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The Beacon Beacon July 7 2016 : Page 1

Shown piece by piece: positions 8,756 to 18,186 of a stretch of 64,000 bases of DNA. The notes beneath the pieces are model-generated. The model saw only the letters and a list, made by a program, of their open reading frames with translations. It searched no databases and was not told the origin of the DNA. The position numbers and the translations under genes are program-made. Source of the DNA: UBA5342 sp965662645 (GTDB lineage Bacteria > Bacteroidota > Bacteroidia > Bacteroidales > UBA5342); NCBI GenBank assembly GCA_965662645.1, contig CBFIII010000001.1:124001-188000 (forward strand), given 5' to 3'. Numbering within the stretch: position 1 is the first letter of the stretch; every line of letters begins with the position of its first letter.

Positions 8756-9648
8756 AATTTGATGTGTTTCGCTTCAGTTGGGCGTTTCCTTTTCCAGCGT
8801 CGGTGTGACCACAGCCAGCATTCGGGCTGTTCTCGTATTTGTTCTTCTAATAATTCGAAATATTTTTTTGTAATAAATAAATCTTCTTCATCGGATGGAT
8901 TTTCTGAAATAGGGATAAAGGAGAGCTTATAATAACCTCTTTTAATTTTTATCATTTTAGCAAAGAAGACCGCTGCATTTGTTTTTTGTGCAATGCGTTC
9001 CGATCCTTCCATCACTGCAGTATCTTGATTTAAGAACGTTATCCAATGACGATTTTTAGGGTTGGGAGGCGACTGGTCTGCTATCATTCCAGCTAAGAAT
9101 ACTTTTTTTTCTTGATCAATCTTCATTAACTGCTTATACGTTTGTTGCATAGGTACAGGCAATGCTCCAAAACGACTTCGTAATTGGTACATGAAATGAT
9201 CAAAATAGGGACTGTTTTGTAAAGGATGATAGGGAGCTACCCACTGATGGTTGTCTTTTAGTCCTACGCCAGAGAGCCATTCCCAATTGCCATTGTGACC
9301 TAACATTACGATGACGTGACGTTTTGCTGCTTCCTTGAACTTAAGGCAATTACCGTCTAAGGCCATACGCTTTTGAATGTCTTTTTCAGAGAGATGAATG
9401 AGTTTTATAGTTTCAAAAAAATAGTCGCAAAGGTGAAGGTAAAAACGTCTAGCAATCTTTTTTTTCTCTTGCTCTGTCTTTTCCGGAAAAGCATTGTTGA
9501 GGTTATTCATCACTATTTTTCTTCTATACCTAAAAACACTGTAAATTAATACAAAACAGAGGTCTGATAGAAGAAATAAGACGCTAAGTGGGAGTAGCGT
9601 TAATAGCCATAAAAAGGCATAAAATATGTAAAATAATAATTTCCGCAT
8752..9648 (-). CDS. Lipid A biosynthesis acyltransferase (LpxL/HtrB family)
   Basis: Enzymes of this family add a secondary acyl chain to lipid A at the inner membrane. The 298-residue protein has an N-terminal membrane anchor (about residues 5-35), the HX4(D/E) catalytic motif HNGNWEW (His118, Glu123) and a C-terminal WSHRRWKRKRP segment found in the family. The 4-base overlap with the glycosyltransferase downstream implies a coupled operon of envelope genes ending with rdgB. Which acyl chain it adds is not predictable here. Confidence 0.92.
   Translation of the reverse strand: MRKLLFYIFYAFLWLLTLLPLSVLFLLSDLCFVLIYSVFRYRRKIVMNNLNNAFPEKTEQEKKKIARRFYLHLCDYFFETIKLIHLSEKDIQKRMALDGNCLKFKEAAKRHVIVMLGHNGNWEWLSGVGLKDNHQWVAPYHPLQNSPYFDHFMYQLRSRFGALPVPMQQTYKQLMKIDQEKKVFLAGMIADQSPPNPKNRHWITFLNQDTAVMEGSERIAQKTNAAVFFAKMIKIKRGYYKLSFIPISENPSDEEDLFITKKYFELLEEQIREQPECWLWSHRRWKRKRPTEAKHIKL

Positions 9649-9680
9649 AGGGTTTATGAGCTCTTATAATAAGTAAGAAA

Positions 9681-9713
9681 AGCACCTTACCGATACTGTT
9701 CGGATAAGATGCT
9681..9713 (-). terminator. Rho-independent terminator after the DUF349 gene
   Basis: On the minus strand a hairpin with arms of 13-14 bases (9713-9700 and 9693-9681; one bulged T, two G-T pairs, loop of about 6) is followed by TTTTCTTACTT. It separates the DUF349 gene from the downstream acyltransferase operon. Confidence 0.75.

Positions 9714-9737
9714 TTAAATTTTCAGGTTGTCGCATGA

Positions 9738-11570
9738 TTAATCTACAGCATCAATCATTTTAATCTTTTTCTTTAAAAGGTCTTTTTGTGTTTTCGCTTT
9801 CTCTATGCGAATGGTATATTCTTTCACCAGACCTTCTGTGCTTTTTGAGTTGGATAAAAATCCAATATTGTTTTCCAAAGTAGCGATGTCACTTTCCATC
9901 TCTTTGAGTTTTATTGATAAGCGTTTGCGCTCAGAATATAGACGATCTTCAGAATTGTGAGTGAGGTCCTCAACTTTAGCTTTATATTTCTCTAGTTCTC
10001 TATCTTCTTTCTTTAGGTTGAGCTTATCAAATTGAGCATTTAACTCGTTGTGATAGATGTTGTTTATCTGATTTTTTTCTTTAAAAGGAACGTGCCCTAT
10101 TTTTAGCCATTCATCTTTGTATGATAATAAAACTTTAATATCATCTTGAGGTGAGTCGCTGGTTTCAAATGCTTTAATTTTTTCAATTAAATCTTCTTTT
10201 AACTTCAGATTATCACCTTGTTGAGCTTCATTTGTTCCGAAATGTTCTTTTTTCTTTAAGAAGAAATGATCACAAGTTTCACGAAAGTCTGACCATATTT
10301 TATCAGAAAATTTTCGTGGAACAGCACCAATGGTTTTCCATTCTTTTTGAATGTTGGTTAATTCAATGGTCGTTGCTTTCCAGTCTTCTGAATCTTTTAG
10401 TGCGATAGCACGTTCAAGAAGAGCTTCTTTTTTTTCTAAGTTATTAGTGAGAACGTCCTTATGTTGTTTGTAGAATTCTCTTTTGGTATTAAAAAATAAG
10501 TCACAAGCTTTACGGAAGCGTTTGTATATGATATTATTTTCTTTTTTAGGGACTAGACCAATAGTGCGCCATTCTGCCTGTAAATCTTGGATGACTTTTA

SUSSEX 3 BE AC ON C OLUMNI S T WIN S FIR S T PL AC E A W A RD PASSAIC THE A W A RDWINNING NEW S P A PER OF THE R. C . DIO C E S E OF P A TER S ON, N.J. MORRIS JULY 7, 2016 10 2 The Catholic Center for Evangelization at Bayley-Ellard Young men discern their vocation at annual Quo Vadis diocesan retreat ranged in age from their teens to their 20s, explored God’s call — as a priest, religious, married person NEWTON It’s one thing to learn or single person. They followed a about the priesthood by thumbing busy schedule of activities, which through a pamphlet from the included daily Mass, prayer, Expo -diocesan vocations office or a reli-si tion of the Blessed Sacrament, gious order filled with descriptions talks on vocations and the priest-and photos of priests hood by Bishop celebrating Mass and Serratelli, clergy and caring for the poor. seminarians and time This is a But Krzysztof Tyszko for fellowship and serious group quiet reflection. of Holy Rosary Parish, Passaic, pre -“Quo Vadis has of young men fers to learn more been the place, where about priestly life by … Several I could take the next speaking with priests participants step [in discernment and seminarians of of the priesthood]. I the Paterson Diocese. have gone could talk with priests From June 29 to and seminarians, who onto pursue July 1, Tyszko, a were all at different diocesan seminarian, the priest -stages in their lives, and 37 other young about their experi-hood. It is men from the Church ences, which were bearing fruit.’ positive. It’s not like of Paterson got the opportunity to see — F ATHER J ARED B ROGAN flyers about the priests and seminari-priest hood,” said 19-ans up close during year old Tyszko, a the Quo Vadis Days 2016 discern-five-time veteran of Quo Vadis, ment retreat, guided by the theme who finished his first year at St. “The Universal Call to Holiness,” at Andrew’s College Seminary of Sacred Heart Spirituality Center Immaculate Conception Seminary here. These young men, who at Seton Hall University, South NE WS EDIT OR By MICHAEL WOJCIK PRIE S T FIND S HOME FOR NIE C E A T A LEX A NDER HOU S E ‘QUO VADIS’ Young men pray during a Mass celebrated by Bishop Serratelli BEACON PHOTO | JOE GIGLI ‘ at Quo Vadis Days, the Diocese’s annual discernment retreat, which was held this year from June 29 to July 1 at Sacred Heart Spirituality Center, Newton. Praying during the Mass in the center’s chapel are (from left): Cesar Jaramillo, a diocesan seminarian, who studies at the North American College, Rome; Juan Quiceno of St. Vincent Martyr Parish, Madison; and Nicholas Burbano of St. Michael Parish, Netcong. FR A N C I SCA N S I S TER S 8 M A RK S ILVER JUBILEE S 6-7 10 11-16 16 DO NOT DELAY — TIME SENSITIVE NEWS V IEWPOINT W HAT T O D O C LASSIFIEDS Y OUTH Orange. “I’ve always thought about priesthood. I’m at peace with it [the decision]. I’ve always had a devotion to the Blessed Sacrament. That I might be able to consecrate the Body and Blood of Christ is mind-blowing. To be that close to Jesus would be amazing,” he said. During the retreat, participants also got time to socialize and en-gage in friendly competition play-ing sports while taking in the bu-colic beauty of the woodlands that surround the spirituality center. All the while, they engaged in enlight-ening conversations. Thursday af-ternoon, Bishop Serratelli visited the young men, celebrating Mass, joining them for a cookout arran -ged by the Knights of Columbus and inviting them to ask him ques-tions about his vocation and the priesthood during a special session. The diocesan Voca tions Office or-ganized the Quo Vadis retreat, which in Latin means, “Where are you going?” “Bishop Serratelli supports and encourages vocations in the Dio -cese and enjoys praying with Quo Vadis participants. He is open to all questions. The Bishop is some-one that the young men can relate QUO VADIS on 9 Clifton Knights host Holy Hour, Mass for religious liberty By CECILE SAN AGUSTIN REPOR TER CLIFTON Joining together to pray for life and liberty, the Knights of Columbus, Regina Mundi Council 3969 here, hosted a Mass and Holy Hour June 30 in St. Andrew the Apostle Church here in sup-port of the U.S. Bishop’s Fortnight for Freedom campaign. The campaign took place from June 21 — the vigil of the Feasts of St. John Fisher and St. Thomas More — to July 4, Independence Day. It has been held for the past five years and dioceses around the country arrange special events to highlight the importance of de-fending religious liberty. This year’s theme was “Witnesses to Faith.” Father Richard Kilcomons, pas-tor of St. Andrew’s, was main cele-brant of the Mass and delivered the homily. A Holy Hour then fol-lowed with Adoration of the Bles -sed Sacrament and Benedic tion followed by a talk by Father Philip Michael Tangorra, assistant coordi-nator of evangelization at St. Paul’s Inside the Walls in Madison. In his homily, Father Kilcomons spoke about the Fortnight to Freedom campaign and said, “During this 14-day period, Cath -olics and all people of faith are once again called upon to engage in the national campaign of prayer, education and activism for the preservation of religious liber-ty. This year’s theme focuses on the lives of women, men and chil-dren of faith from all over the world who have been defenders of their faith and courageous in extraordinary ways.” Father Kilcomons noted reli-gious liberty goes back to the Apostles. Ten of them were mar-tyred for the faith. He also spoke about martyrs today including Christians in the Middle East who are facing persecution by militant groups such as ISIS. “The best way we can defend our religious freedom is to practice our faith openly, for religious free-dom is a gift from God — a free-dom we must protect at all costs, just as the martyrs and the saints did for us,” said Father Kilcomons. During the Holy Hour, Father Tangorra spoke about religious lib-erty in the context of freedom. “Religious liberty is not something merely for Christians, not merely an issue that Catholics deal with, KNIGHTS on 4